1) An away win
Swansea are the only team in the Premier League still looking for an away win this season, and even single points have been difficult to come by. That trend will have to change for the Swans to stay confident of avoiding the drop. Troubles away from home aren't anything new to the Swans, however; many felt last season's all-black away uniform cursed the team as the Swans endured a Jekyll and Hyde-esque split personality. This seasons orange kit might be a change of pace sartorially, but so far that's all that's changed. Of course, the Swans incredible home record has kept the team afloat, so the panic hasn't set in yet. It's safe to say Brendan will be looking for points away from home in the new year, because, assuming the team can maintain that awesome home form, those points will be the key to staying up.
2) Michel Vorm to sign a 10 year extension
Michel Vorm has been the signing of the season, not just for Swansea, but across the whole Premier League. With all due respect to the rest of the team, there is little doubt the Swans owe a big part of their midtable safety to the Dutchman, who has been nothing short of a revelation. The threat of a big team making a sizeable offer for Vorm's services in the near future are a cause for concern, and the better he plays, the sooner that scenario is likely to come knocking, cash in hand. Nothing would give the team more security than getting Vorm locked down long term; if the adage about a good goalkeeper being worth 10-15 points is true, then Vorm might just be worth 20.
3) Darren Pratley
There is talk that Pratley hasn't settled in Bolton; meanwhile Swansea are crying out for an athletic all-action midfielder in the Pratley mold. Perhaps Pratley will come back in the January window, but if not Pratley, then someone else with similar skills. Brendan Rodgers has typically been setting out his midfield in one of two ways this season; three deep against the stronger teams, and two deep with one in the hole against others. When playing three deep, Swansea's wingers and lone striker begin to starve for service. With the extra man in the hole, the team lacks numbers and physicality deeper in the field. It's an imperfect balance that could be addressed with a Pratley type player; a player with the engine to work both roles at once.
4) Better team fitness
On the subject of physicality, the Swans got a rude awakening at the start of their Premier League campaign, looking leggy and falling off the pace noticeably after the first 60 mins or so of many of the first matches. Late goals conceded in injury time to Manchester City and Chelsea won't help the teams goal difference, which might become important at the end of the season, and the less said about the meltdown versus Wolves the better. The team has been catching up bit by bit. Against Liverpool, the fatigue didn't noticeably kick in until the 75th or 80th minute. Whilst it is encouraging that things are improving in this area, it's something the team need to keep working on. After all, technical ability might be god given, but world class physical fitness is attainable by any athlete, and should be mandatory for anyone playing at this high a level.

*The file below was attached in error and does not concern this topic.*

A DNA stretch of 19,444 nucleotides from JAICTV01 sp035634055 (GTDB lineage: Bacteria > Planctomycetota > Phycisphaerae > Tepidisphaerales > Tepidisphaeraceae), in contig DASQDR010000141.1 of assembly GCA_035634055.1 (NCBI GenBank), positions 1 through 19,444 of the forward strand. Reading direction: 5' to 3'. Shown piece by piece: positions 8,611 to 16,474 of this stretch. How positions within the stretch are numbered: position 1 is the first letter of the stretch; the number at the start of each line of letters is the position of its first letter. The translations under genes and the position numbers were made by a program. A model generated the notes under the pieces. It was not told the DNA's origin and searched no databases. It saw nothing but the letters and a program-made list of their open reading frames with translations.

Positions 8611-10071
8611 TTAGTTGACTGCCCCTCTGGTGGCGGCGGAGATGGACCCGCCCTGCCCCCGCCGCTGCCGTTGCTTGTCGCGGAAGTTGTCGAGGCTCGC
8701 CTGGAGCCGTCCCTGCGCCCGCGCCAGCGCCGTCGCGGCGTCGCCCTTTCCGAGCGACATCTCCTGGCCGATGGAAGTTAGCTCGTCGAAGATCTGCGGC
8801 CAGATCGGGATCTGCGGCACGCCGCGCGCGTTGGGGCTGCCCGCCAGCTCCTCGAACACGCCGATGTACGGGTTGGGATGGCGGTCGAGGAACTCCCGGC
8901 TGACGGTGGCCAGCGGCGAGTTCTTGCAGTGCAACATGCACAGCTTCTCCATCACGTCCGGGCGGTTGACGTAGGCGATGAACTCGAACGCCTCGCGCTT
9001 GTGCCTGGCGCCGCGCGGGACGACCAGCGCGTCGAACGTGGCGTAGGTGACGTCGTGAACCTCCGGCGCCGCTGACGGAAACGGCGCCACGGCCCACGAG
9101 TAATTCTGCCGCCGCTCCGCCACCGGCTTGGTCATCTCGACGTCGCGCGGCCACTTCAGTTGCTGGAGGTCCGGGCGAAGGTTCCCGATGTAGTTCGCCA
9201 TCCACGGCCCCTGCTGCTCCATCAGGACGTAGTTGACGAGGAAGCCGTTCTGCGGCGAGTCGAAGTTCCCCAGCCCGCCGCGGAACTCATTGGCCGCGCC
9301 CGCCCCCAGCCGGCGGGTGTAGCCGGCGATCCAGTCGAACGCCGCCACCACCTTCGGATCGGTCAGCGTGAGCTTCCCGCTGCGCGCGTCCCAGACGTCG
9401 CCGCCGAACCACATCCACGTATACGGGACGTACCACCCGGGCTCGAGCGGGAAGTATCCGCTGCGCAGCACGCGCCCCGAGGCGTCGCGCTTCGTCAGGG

5) Some goals
Swansea's leading scorer last season, Scott Sinclair, has been largely shut down by Premier League defences this season. Or that's how it might seem. In truth, Sinclair has been finding enough space to lead the team in shots taken; his accuracy has left something to be desired, but that is mostly a by-product of his tendency to aim for the corners and away from the keeper, which on the surface at least seems like a good idea. Danny Graham has been finding the net, and is starting to justify the team-record £3.5 million outlay on him. Leroy Lita and lately Luke Moore have each looked dangerous and likely to make something happen. If the Swans could fuse their build up play to a fast gear switch in the attacking third with more service and support from midfield, the goals will come. The lack of goals is mostly a side effect of the missing midfield piece I've already talked about above. Finding that player will unlock Swansea's goalscoring potential, which exists in an under-rated abundance.
6) A straight-forward transfer
The Rory Donnelly saga is unfolding as I type. Before that, there was the Darnel Situ situation. And the Rafik Halliche debacle. Whilst it wouldn't be fair to say Brendan Rodgers player signings and transfers always go wrong (quite the opposite - Sinclair, Graham, Lita, Routledge, Moore, Moras and Vorm are proof to the contrary), it does sometimes seem like the Swans run into problems a little more often than most. Rodgers has proven himself to be an astute scout, his signings to date almost all successful to some extent or another, so it is easy to imagine his frustration when something does goes wrong, usually involving agents or paperwork or both. It can't be any fun identifying your man only to have matters taken out of your hands by other powers. Working within a small transfer budget and a tight wage structure narrows the field for potential signings considerably; if Rodgers does find the missing pieces in January, here's hoping he can sign his targets without any more annoyances, obstacles and obstructions.
More than anything, here's to a happy new year for the Swans.